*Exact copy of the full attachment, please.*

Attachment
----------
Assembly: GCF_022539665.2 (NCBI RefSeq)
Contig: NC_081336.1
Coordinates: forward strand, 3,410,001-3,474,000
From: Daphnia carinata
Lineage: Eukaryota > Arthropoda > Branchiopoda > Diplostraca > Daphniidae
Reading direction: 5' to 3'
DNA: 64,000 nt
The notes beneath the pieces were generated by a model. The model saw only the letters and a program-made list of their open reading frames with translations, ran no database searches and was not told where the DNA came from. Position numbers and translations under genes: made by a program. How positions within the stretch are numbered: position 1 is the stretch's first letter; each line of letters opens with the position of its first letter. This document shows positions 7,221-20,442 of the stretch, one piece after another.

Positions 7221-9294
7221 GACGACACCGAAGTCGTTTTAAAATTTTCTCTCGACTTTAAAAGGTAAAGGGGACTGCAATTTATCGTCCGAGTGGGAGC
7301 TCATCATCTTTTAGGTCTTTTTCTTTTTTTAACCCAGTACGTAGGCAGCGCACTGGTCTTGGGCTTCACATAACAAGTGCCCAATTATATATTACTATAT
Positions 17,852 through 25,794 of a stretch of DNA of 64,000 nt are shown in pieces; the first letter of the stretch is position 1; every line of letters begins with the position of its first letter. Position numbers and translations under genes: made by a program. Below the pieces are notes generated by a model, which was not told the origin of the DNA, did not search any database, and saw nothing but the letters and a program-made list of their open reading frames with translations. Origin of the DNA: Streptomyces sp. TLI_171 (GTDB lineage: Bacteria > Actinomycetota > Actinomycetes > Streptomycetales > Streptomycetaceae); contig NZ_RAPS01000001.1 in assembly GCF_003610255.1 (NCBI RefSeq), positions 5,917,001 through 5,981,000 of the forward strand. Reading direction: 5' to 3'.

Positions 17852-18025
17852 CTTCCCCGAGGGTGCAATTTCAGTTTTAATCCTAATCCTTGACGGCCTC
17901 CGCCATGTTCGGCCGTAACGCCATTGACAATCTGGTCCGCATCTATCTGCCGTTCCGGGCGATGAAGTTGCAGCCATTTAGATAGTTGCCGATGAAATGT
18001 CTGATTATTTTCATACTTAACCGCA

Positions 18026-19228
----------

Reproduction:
Assembly: GCF_022539665.2 (NCBI RefSeq)
Contig: NC_081336.1
Coordinates: forward strand, 3,410,001-3,474,000
From: Daphnia carinata
Lineage: Eukaryota > Arthropoda > Branchiopoda > Diplostraca > Daphniidae
Reading direction: 5' to 3'
DNA: 64,000 nt
The notes beneath the pieces were generated by a model. The model saw only the letters and a program-made list of their open reading frames with translations, ran no database searches and was not told where the DNA came from. Position numbers and translations under genes: made by a program. How positions within the stretch are numbered: position 1 is the stretch's first letter; each line of letters opens with the position of its first letter. This document shows positions 7,221-20,442 of the stretch, one piece after another.

Positions 7221-9294
7221 GACGACACCGAAGTCGTTTTAAAATTTTCTCTCGACTTTAAAAGGTAAAGGGGACTGCAATTTATCGTCCGAGTGGGAGC
7301 TCATCATCTTTTAGGTCTTTTTCTTTTTTTAACCCAGTACGTAGGCAGCGCACTGGTCTTGGGCTTCACATAACAAGTGCCCAATTATATATTACTATAT
Positions 17,852 through 25,794 of a stretch of DNA of 64,000 nt are shown in pieces; the first letter of the stretch is position 1; every line of letters begins with the position of its first letter. Position numbers and translations under genes: made by a program. Below the pieces are notes generated by a model, which was not told the origin of the DNA, did not search any database, and saw nothing but the letters and a program-made list of their open reading frames with translations. Origin of the DNA: Streptomyces sp. TLI_171 (GTDB lineage: Bacteria > Actinomycetota > Actinomycetes > Streptomycetales > Streptomycetaceae); contig NZ_RAPS01000001.1 in assembly GCF_003610255.1 (NCBI RefSeq), positions 5,917,001 through 5,981,000 of the forward strand. Reading direction: 5' to 3'.

Positions 17852-18025
17852 CTTCCCCGAGGGTGCAATTTCAGTTTTAATCCTAATCCTTGACGGCCTC
17901 CGCCATGTTCGGCCGTAACGCCATTGACAATCTGGTCCGCATCTATCTGCCGTTCCGGGCGATGAAGTTGCAGCCATTTAGATAGTTGCCGATGAAATGT
18001 CTGATTATTTTCATACTTAACCGCA

Positions 18026-19228